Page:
Beyond body and sensor, cameras can and do differ across a range of features. For example, the E-M1 has an electronic viewfinder (2360k dots), while the D3500 has an optical one. Both systems have their advantages, with the electronic viewfinder making it possible to project supplementary shooting information into the framing view, whereas the optical viewfinder offers lag-free viewing and a very clear framing image. The viewfinder in the E-M1 offers a wider field of view (100%) than the one in the D3500 (95%), so that a larger proportion of the captured image is visible in the finder. In addition, the viewfinder of the E-M1 has a higher magnification (0.74x vs 0.57x), so that the size of the image transmitted appears closer to the size seen with the naked human eye. The table below summarizes some of the other core capabilities of the Nikon D3500 and Olympus E-M1 in connection with corresponding information for a sample of similar cameras.

Core Features
  Camera
Model
Viewfinder
(Type or
'000 dots)
Control
Panel
(yes/no)
LCD
Size
(inch)
LCD
Resolution
('000 dots)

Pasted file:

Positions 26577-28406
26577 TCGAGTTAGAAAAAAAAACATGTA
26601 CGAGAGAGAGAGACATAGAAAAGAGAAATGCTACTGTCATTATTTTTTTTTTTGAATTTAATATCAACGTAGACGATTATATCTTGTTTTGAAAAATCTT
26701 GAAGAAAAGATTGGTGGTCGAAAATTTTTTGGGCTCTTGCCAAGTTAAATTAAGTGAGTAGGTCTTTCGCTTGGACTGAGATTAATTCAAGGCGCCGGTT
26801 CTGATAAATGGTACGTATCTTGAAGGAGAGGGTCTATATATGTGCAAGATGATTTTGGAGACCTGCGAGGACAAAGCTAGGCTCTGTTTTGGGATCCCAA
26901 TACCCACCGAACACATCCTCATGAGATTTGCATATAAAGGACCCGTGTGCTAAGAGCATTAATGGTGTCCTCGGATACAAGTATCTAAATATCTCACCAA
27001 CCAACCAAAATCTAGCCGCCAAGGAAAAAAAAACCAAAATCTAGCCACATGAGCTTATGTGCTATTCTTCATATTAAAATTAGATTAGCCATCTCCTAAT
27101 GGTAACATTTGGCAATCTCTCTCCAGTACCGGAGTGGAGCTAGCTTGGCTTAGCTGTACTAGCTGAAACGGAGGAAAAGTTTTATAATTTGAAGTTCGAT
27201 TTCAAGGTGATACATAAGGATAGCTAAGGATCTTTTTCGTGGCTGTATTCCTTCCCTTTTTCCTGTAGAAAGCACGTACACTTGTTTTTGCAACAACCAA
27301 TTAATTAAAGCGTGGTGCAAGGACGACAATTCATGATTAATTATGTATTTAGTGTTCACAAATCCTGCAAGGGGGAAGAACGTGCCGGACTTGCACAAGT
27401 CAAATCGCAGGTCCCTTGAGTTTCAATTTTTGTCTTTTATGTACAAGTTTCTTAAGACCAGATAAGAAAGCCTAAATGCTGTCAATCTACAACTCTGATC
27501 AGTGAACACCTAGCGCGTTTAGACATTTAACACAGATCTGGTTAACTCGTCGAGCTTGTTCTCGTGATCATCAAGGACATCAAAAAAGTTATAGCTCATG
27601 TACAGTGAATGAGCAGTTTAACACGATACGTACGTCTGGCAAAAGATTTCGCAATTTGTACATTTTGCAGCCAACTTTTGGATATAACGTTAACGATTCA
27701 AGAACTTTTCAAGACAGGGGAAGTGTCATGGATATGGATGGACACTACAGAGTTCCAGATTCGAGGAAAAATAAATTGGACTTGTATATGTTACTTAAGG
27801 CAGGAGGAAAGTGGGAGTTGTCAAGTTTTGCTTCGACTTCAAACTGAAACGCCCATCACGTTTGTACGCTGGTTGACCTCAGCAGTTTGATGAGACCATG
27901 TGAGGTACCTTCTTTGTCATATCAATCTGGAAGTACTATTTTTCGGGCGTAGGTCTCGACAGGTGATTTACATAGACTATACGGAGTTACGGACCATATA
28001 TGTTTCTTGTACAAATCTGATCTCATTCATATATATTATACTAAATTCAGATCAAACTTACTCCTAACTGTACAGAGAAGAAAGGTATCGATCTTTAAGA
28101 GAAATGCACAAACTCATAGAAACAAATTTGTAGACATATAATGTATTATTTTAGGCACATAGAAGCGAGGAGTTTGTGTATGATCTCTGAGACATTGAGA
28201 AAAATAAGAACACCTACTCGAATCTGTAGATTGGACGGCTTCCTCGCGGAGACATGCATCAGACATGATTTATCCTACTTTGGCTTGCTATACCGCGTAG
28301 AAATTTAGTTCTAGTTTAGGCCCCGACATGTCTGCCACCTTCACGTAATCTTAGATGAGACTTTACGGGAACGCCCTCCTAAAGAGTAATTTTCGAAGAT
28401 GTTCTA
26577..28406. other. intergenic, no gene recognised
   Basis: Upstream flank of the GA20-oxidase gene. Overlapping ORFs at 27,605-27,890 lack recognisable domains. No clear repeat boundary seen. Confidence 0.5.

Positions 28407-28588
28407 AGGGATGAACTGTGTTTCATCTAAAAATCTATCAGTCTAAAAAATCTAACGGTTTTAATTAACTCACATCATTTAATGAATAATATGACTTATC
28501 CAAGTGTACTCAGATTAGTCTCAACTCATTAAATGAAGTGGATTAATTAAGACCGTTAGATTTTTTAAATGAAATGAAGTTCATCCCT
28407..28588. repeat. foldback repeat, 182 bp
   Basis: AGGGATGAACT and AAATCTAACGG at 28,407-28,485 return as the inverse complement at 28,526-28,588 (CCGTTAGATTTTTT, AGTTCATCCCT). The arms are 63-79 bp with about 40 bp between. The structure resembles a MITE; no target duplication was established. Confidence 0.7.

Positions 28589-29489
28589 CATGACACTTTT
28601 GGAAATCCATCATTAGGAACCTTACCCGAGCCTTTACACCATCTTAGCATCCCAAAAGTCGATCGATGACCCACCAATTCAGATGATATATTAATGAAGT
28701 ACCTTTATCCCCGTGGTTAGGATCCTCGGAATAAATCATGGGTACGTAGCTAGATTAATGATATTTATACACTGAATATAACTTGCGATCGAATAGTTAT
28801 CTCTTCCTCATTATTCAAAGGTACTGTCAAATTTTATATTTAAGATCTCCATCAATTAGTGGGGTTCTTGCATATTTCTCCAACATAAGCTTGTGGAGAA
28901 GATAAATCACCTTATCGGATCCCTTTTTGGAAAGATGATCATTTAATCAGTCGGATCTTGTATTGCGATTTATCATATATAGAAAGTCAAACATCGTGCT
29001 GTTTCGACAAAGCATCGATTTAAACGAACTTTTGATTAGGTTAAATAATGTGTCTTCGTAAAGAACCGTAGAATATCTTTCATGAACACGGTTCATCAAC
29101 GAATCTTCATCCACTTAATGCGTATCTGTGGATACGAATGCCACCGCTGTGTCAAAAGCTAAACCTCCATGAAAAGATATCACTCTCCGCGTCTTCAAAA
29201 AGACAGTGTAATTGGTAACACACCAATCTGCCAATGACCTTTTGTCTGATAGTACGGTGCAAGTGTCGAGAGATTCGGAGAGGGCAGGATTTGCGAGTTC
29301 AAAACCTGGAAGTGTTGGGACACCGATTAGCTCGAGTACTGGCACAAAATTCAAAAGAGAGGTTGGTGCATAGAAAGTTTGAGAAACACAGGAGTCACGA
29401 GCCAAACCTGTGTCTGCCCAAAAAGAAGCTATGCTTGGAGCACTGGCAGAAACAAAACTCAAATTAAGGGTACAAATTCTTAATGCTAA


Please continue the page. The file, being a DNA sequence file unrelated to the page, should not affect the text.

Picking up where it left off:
LCD
Attach-
ment
Touch
Screen
(yes/no)
Mech
Shutter
Speed
Shutter
Flaps
(1/sec)
Built-in
Flash
(yes/no)
Built-in
Image
Stab
Camera
Model
 
Nikon D3500optical n 3.0 921 fixed n 1/4000s 5.0 Y n Nikon D3500
 
Olympus E-M12360 n 3.0 1037 tilting Y 1/8000s 10.0 n Y Olympus E-M1
 
Canon SX740none n 3.0 922 tilting n 1/3200s 10.0 Y Y Canon SX740
 
Canon M100none n 3.0 1040 tilting Y 1/4000s 6.1 Y n Canon M100
 
Canon SX730none n 3.0 922 tilting n 1/3200s 5.9 Y Y Canon SX730
 
Fujifilm X-A5none n 3.0 1040 tilting Y 1/4000s 6.0 Y n Fujifilm X-A5
 
Nikon A10001166 n 3.0 1036 tilting Y 1/4000s 7.0 Y Y Nikon A1000
 
Nikon D3400optical n 3.0 921 fixed n 1/4000s 5.0 Y n Nikon D3400
 
Nikon D5500optical n 3.2 1037 swivel Y 1/4000s 5.0 Y n Nikon D5500
 
Nikon D3300optical n 3.0 921 fixed n 1/4000s 5.0 Y n Nikon D3300
 
Olympus E-M1 II2360 n 3.0 1037 swivel Y 1/8000s 18.0 n Y Olympus E-M1 II
 
Olympus E-M5 II2360 n 3.0 1037 swivel Y 1/8000s 10.0 n Y Olympus E-M5 II
 
Olympus E-P5optional n 3.0 1037 tilting Y 1/8000s 9.0 Y Y Olympus E-P5
 
Olympus E-M51440 n 3.0 610 tilting Y 1/4000s 9.0 n Y Olympus E-M5
 
Panasonic TZ952330 n 3.0 1040 tilting Y 1/2000s 10.0 Y Y Panasonic TZ95